• dominant prey item for the highly endangered Iberian Lynx (Lynx pardinus) and the Spanish Imperial Eagle (Aquila adalberti) (Ferrer and Negro 2004). However, from 1950 onwards, the European Rabbit declined dramatically throughout its native range to densities less than 10% of those found earlier in the 20th century mainly due to the irruption of viral diseases (Myxomatosis in the fifties and Rabbit Hemorrhagic disease, RHD, in the nineties), and habitat loss (Moreno et al. 2007, Delibes-Mateos et al. 2009a, Villafuerte et al. 2017). Other factors such as human induced mortality or predation may have played a role in rabbit decline, at least locally. On balance this situation led more than one decade ago to a classification of the European Rabbit as Vulnerable in Spain and Near Threatened in Portugal (Cabral et al. 2005, Villafuerte and Delibes-Mateos 2008). In recent years many rabbit populations, particularly in natural habitats, have continued declining (some have even become extirpated), while others, mostly in human-modified landscapes, have increased in numbers leading to an increase in complaints by farmers concerning crop damage caused by rabbits (Delibes-Mateos et al. 2014a).

    Most recently, beginning after 2010, a new wave of disease (a new variant of RHD virus – GI.2/RHDV2/b) has swept through many rabbit populations causing massive declines. In an area that traditionally held the highest rabbit densities within Doñana National Park (i.e. Coto del Rey) – which thus held a core population of Iberian Lynx – there was a decline of greater than 80% during 2012-2014. In low-density rabbit areas within the park similar declines have been reported (Delibes-Mateos et al. 2014b). Rabbit density in the proximity to Yeguas River in Andújar and Cardeña Natural park in southern Spain, where the largest Iberian Lynx population lives, the rabbit density declined from more than 3.5 rabbits/ha in 2010 to less than 1 rabbit/ha in 2013 (a decline of approximately 75%). Also, rabbit abundance decreased by 57% between 2010 and 2014 in 26 localities surveyed in the Córdoba province (southern Spain), only 11% of these populations experienced a positive trend in the study period (Guerrero-Casado et al. 2016). The Andalusian government through censuses that started in 2004, has shown that rabbit density has decreased on average by more than 50% in 2016, despite the increase in abundance detected in some agricultural areas, where rabbits have to be controlled to avoid crop damage (www.juntadeandalucia.es). Hunters have similarly noted the decreased abundance of rabbits based on declines of 70-80% in the hunter bags in some estates compared with recent years (Delibes- Mateos et al. 2014b). In summary, the recent overall estimated 60-70% decline in populations of European Rabbits over the past decade has been followed by decreases of 65.7% in Iberian Lynx and 45.5% in Spanish Imperial Eagle fecundities (Monterroso et al. 2016). These new data lead to a re- evaluation of the previous assessment of the European Rabbit as NT, to EN – Endangered A2abce reflecting that populations have experienced or are experiencing declines mainly due to the recent impact of GI.2/RHDV2/b. The A3 criteria has not been applied because European Rabbits have been known to develop immunity to epizootics of prior viral diseases, it is hoped that a similar recovery will occur following this epizootic.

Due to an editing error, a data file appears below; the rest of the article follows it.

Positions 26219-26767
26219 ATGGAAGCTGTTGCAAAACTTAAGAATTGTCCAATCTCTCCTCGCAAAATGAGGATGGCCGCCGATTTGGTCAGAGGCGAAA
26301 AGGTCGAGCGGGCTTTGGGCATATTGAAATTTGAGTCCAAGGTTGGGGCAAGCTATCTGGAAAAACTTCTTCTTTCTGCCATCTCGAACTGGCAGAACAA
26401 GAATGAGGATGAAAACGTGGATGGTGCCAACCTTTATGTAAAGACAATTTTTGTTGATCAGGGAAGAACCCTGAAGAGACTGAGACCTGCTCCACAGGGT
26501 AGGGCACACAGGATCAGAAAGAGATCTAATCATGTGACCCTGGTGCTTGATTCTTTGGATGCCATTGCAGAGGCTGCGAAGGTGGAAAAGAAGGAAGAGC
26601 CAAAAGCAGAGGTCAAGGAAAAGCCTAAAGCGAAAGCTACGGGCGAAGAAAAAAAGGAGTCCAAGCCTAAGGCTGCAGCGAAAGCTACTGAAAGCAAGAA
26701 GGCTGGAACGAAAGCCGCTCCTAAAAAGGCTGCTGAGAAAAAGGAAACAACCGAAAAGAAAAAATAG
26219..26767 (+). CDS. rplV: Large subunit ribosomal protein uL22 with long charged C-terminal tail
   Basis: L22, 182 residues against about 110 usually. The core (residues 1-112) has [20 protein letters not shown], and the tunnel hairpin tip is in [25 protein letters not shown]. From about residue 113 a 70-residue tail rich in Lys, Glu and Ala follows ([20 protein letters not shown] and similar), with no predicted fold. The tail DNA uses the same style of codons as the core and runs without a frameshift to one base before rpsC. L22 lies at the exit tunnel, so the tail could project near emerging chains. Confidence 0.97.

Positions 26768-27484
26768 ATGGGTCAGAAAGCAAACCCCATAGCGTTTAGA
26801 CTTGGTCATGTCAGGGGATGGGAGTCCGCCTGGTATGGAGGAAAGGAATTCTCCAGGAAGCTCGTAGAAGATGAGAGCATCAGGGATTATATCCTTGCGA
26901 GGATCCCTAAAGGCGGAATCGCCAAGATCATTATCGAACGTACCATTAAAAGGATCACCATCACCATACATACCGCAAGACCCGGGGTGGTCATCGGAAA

Previously Published Red List Assessments

    2008 – Near Threatened (NT) http://dx.doi.org/10.2305/IUCN.UK.2008.RLTS.T41291A10415170.en

    1996 – Lower Risk/least concern (LR/lc)

    Geographic Range

    Range Description:

    © The IUCN Red List of Threatened Species: Oryctolagus cuniculus – published in 2019. http://dx.doi.org/10.2305/IUCN.UK.2019-3.RLTS.T41291A45189779.en

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  • Original distribution of the European Rabbit after last ice age included Iberian Peninsula (Spain and Portugal) to south-western France and perhaps northern Africa, and the introduction throughout western Europe is thought to have occurred as early as the Roman period (Gibb 1990, Mitchell-Jones et al. 1999). Currently the species ranges through all Western European countries, Ire